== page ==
One recent attempt is the Susan B Anthony coin which was produced in 1979 and 1980, but they were not popular as they looked too much like a quarter. I have one of these coins. It's cool because it has a reference to the Moon landing on the obverse.

Then came the Sacagawea dollar which is golden in colour and features the Shoshone woman who helped Lewis and Clarke on their journey across America. It was issued in 2000 and 2001; although no more have been released for use, they are still around. We have found one from each year.

However, it seems the US Mint wants to save money on replacing all the scrappy dollar bills that leave circulation each year, so it's trying again. This is a new dollar coin:

image courtesy United States Mint

As you can see it is gold in colour and it is a bit larger than a quarter. We encountered some for the first time in Dallas last month as change out of bus ticket machines, and they seem to be in general use in San Francisco.

The one place we have never seen them is here in Austin. So imagine our surprise when, while watching TV, we start to see adverts which show the coin and basically say 'Yes! This is real money, honest!"

So apparently, Austin is one of four cities that have been chosen to pilot a drive to get people to use the coins. You can read about it here or watch a news item here.

The kick this time is that the US Mint are doing a series of dollar coins featuring the US Presidents. They are issuing four designs per year. It's the same thing as they did with the very cool 50 State Quarters programme (which I am collecting) so they are hoping to repeat that popularity and get people collecting and using the shiny new dollars.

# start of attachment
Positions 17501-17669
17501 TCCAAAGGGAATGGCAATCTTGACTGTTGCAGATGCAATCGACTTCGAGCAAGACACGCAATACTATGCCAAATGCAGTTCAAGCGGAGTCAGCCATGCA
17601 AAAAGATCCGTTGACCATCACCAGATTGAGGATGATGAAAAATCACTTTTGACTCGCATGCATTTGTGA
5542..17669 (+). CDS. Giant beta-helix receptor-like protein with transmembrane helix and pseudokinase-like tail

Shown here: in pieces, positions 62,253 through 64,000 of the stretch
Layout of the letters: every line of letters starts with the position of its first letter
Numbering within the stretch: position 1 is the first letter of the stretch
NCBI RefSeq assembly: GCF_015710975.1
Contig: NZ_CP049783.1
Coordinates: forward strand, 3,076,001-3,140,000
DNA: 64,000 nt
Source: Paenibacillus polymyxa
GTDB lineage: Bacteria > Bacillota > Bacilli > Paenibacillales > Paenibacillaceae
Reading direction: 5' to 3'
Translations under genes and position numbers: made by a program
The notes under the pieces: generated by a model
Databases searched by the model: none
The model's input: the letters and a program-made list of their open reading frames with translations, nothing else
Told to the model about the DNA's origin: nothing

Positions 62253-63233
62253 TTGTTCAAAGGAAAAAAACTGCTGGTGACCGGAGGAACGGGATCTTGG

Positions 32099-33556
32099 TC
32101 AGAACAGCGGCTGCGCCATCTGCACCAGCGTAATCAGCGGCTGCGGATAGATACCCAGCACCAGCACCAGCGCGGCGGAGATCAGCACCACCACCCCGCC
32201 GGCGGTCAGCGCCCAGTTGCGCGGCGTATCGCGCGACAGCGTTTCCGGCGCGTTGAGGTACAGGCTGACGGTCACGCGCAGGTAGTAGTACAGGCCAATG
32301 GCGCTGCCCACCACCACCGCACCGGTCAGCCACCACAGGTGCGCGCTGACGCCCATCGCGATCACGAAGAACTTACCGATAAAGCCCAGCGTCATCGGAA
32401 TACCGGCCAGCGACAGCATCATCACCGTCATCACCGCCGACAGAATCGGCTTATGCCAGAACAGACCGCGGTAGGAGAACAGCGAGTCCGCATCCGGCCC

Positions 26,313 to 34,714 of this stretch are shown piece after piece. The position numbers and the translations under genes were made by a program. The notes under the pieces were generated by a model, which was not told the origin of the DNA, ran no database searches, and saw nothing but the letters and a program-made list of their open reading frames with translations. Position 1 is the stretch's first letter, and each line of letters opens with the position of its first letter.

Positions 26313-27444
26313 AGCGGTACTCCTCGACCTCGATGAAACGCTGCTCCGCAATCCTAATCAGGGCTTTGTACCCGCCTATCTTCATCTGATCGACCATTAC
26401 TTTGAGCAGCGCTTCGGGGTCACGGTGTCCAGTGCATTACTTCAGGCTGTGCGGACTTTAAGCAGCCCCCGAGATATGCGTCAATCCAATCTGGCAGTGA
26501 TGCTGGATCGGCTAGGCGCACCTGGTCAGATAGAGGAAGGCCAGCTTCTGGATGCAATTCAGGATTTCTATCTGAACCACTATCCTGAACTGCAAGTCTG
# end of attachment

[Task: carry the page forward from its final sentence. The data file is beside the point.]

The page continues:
I'm just mentioning all this because we were so tickled to see everyone being told that it is a real coin! And I just like coins.

We have been through this once before of course, when the UK switched from paper pound notes to pound coins. There was a suitable amount of outcry at that time; it will be interesting to see if it is repeated here.

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Wednesday, October 01, 2008

Fees

A quicky post, while I think about it.

I've noticed in the USA that when you get a bill for something, they love to tell you about all the little fees and extra charges that get tacked on for whatever reasons. In the UK, you just get a bill and it will probably have 'service charges' on which no doubt contains the same kind of stuff, they just don't tell you what it is.

Here, they spell it out.

Examples:

Car registration. This is somewhat anagalous to road tax in the UK. You pay some money each year for a sticker for your windscreen/shield.
Aside from the cost of the sticker itself, fees include:
Reg fee-DPS
Reflectorization fee
County road bridge add-on fee
Automation fee (large county)
Mail in fee
Service fee

Cable TV/internet service:
County 911 surcharge
FCC Regulatory Fee - Cable
FCC Regulatory Fee - Voice
Federal Universal Service Fund
Public Utility Assessment
Regulatory Recovery Fee
State 911 Equalization Surcharge

Cellphone service:
Regulatory cost recovery charge
Federal Universal Service Charge
Texas Infrastructure Fund Reimbursement
Texas Universal Service
9-1-1 Service Fee
City Special Purpose District Tax

Most of these range in value from $0.02 to $2 so they're not individually expensive but they can add up! Aren't you glad to know where your money goes?